December 2016/January 2017

Looking Ahead to Having a Bigger Impact and Greater Success

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The new year often brings great optimism and hope, as we look to the promise and potential it brings, and to the experiences that will shape us individually, professionally, and organizationally.

Reflecting upon the past year at the CHOP Research Institute, and looking at our plans moving forward, we have a lot to be excited about. The Institute recently completed its strategic planning process, which involved taking a close look at the Institute’s programs and organizational strengths, and making honest assessments of what to improve upon, where the Institute wants to go, and how to get there.

What will guide CHOP Research in the coming year and beyond? What is the direction of the institution, and what are the driving factors and goals that will move the CHOP Research Institute forward?

It comes down to two things: impact and success.

On the surface, that may seem simple and obvious. After all, the Institute’s mission has always been one that focuses on making an impact on the health and well-being of children, and that has historically been used as a marker of our success. But here those terms refer to something deeper — a concentrated effort to support research programs and initiatives that have both a high impact on the lives of children as well as a high likelihood of success.

The Institute’s experiences with its gene therapy, genomics, and cancer programs are examples of those with a high impact and — as demonstrated over time — a high likelihood of success.

Looking ahead, the Institute has identified four big areas of research that have the potential to have a similar trajectory in terms of impact and success. Those four areas aim to:

  • Understand the causes and develop cures for rare and complex diseases
  • Advance CHOP’s leadership in novel therapeutics and device development
  • Innovate in research along the fetal-adult continuum, also known as lifespan research
  • Develop breakthrough precision health research

The Institute’s effort with respect to rare and complex diseases will focus on developing a basic science recruitment program for the next several years in the targeted areas of computational and quantitative biology, epigenetics/epigenomics, bioenergetics, metabolomics, and developmental and cell biology. CHOP Research will also fortify its partnership with Penn’s basic science departments and invest in our “big data” and quantitative capabilities.

Novel therapeutics present several exciting opportunities for the CHOP Research Institute. The most promising area of potential therapies to emerge from CHOP rests with biologic therapeutics, and our future success will focus on more basic science capabilities. The Institute will also place heavy emphasis on entrepreneurship and the development of pediatric drugs and devices. CHOP is positioned to become the international leader in pediatric devices and can serve as the place for first-in-pediatrics drug trials.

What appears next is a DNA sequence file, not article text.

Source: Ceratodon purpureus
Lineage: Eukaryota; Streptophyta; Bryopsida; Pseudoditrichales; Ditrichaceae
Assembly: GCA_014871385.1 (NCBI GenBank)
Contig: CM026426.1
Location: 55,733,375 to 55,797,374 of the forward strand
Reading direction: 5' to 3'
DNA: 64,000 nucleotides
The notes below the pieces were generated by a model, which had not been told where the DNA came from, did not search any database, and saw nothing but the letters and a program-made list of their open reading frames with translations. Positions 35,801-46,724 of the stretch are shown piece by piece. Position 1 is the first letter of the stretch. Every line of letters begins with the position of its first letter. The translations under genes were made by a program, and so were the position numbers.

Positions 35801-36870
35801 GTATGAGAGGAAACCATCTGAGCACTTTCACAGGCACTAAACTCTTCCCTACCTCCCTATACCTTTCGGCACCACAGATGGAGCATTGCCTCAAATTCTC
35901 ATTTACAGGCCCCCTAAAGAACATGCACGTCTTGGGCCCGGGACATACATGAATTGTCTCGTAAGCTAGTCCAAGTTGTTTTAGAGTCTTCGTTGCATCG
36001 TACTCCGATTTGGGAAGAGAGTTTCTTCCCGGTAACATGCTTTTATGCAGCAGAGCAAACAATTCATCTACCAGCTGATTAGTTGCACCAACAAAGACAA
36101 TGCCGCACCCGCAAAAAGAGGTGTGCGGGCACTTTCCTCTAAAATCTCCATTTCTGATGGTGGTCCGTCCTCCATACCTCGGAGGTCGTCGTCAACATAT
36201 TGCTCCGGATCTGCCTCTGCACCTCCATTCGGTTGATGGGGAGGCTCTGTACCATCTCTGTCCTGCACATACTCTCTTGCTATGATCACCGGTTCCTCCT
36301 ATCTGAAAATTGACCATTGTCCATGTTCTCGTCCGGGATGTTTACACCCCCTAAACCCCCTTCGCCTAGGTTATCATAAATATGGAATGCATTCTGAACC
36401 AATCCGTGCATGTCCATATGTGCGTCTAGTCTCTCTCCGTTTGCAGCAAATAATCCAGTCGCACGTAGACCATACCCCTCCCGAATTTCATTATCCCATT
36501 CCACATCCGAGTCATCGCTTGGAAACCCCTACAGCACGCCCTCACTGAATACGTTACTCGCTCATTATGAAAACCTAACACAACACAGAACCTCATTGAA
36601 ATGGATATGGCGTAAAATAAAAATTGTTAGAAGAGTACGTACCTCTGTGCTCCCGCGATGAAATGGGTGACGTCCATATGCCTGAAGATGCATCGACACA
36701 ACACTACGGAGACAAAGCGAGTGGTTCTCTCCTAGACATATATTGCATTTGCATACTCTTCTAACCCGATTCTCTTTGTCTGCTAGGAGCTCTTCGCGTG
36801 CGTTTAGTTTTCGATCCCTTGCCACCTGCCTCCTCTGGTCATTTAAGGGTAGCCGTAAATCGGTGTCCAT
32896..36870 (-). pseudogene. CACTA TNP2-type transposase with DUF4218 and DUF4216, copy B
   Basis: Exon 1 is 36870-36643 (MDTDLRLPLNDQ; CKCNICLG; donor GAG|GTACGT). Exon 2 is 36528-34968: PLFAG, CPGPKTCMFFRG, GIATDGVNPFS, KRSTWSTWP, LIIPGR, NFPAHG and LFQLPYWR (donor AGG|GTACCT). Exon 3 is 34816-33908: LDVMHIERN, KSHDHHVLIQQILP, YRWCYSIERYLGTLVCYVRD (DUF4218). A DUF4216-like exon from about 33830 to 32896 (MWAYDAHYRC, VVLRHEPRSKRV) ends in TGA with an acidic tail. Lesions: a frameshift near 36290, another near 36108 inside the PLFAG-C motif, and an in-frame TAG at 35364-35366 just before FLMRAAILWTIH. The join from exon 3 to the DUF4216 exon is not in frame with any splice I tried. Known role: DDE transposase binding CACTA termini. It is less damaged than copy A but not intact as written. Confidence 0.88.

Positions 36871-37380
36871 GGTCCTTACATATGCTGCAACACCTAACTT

The Institute’s lifespan research initiative will have a multidisciplinary research approach that links pediatric and adult groups through clinical partnerships. This will involve working with various institutions, which will have designated approaches to developing and integrating various diverse datasets that span the continuum from genetic to healthcare utilization. The aim with this program is to prevent adult diseases through interventions in children and younger adolescents before symptoms emerge. In addition, the lifespan research will aim to provide better long-term outcomes for children living with disease.

The fourth aim, on precision health, focuses on getting the right preventive or therapeutic intervention to the right person at the right place and time. To achieve this, the CHOP Research Institute will partner with economists, engineers, public health researchers, and mathematicians. It will also develop a pediatric knowledge network to support lifespan and precision health studies and trials, and establish new core programs — like community-based research and mHealth/digital health research — to support precision health research.

Looking at these ambitious goals, it is clear the CHOP Research Institute is ushering in a new era of research, one that facilitates research and innovation breakthroughs while enabling CHOP to function as a high-performing Research Institute. With continued support and dedication from our investigators, staff and colleagues, the CHOP Research Institute will help solve the most challenging problems in child health — and what tremendous hope and excitement that brings!

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